Investing in the Intrapreneur

by Adam Simon

When I left a business career to return to Jewish not-for-profit leadership several years ago, most reactions included surprised looks and concerns that – despite an MBA from a highly ranked business school – I could not cut it.

And when I have counseled hundreds of young people trying to figure out their path, the idea of being a Jewish professional is usually anathema to the most skilled.

It is not that I want everyone to follow in my footsteps. To the contrary, I want people to follow their passions. I am more troubled by the categorical denial of a Jewish professional career, rather than seeing it as a viable opportunity for excitement, growth, compensation and fulfillment.

For a long time, this perception has dogged the not-for-profit sector in general. The unspoken maxim is that the strongest individuals take posts in the business world, while the weak cast their lots with not-for-profits.

Today, that myth is finally being debunked. Business schools nationwide, including the top-ranked programs at Harvard and Northwestern, have dedicated not-for-profit management programs. Organizations like Teach For America, as well as the fellowships offered by Coro, City Year and others, have further enhanced the prestige and prospects of a not-for-profit career. And Nancy Lublin, CEO of DoSomething, has even flipped the outdated convention on its head, writing about what the for-profit world can learn from how the not-for-profit world does its “business.”

But even as careers in the not-for-profit sector have grown in appeal, the Jewish professional community has struggled to keep pace.

The perception of life in the Jewish professional sphere is not one of a strong career ladder, opportunities for competitive compensation, professional development, public kudos and a high coolness factor. It is, in fact, quite the opposite. The net effect is that we are losing talented professionals, be it right out of the gate or after a few quick years. Organization and foundation boards are left to lament the struggle to recruit, hire and retain exceptional people.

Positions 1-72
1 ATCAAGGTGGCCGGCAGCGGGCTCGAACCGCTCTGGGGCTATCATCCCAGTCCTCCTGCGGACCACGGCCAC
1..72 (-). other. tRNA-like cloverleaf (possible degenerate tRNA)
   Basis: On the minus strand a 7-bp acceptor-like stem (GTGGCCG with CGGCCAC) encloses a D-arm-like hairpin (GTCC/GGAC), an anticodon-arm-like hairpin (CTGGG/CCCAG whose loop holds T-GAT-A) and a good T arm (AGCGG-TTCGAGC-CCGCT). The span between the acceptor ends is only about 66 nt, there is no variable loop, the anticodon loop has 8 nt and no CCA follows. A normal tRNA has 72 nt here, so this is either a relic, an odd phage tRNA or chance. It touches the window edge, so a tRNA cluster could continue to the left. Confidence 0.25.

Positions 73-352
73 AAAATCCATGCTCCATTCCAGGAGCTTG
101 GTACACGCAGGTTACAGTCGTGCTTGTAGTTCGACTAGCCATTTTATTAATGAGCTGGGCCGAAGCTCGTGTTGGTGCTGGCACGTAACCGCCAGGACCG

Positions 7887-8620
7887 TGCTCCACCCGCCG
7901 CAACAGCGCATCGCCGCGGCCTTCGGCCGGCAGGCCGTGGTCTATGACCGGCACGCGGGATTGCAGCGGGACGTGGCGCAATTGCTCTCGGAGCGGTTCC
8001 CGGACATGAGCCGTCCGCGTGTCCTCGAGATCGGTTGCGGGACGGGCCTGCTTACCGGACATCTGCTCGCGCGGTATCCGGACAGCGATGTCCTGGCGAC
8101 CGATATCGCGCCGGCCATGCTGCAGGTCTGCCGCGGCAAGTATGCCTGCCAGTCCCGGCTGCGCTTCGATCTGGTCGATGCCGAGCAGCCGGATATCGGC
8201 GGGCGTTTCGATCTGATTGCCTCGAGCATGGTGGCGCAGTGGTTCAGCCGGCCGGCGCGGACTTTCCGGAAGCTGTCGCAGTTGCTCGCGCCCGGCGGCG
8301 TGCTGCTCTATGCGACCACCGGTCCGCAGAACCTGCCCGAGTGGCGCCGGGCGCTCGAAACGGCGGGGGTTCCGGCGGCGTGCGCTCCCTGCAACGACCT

Why does all this matter? For several reasons:

  • Because the Jewish community, today and into the future, needs exceptional professionals. Indeed, our organizations are only as strong as the people steering the ship. Just as we wouldn’t invest in a mutual fund with a manager unqualified to run it, we shouldn’t rely on organizations with poorly supported and trained people running it.
  • Because professionals – particularly younger professionals – need to understand that the Jewish community cares about them as people, not just as employees. For young employees in particular, they should have an astute understanding that their current position is more than just a job – it is helping them to build a career.
  • Because employees today define success differently than their parents and grandparents did – and they define it in a way that is ideally matched for the professional opportunities in our community. It is not just about a salary but being able to articulate the kind of difference one is making in the world with pride.
  • And finally, because our community needs intrapreneurs – i.e., those creative and innovative agents of change who act within organizations, from the inside out and the bottom up.

The Jewish community can and must change the equation. Here are four suggestions for how: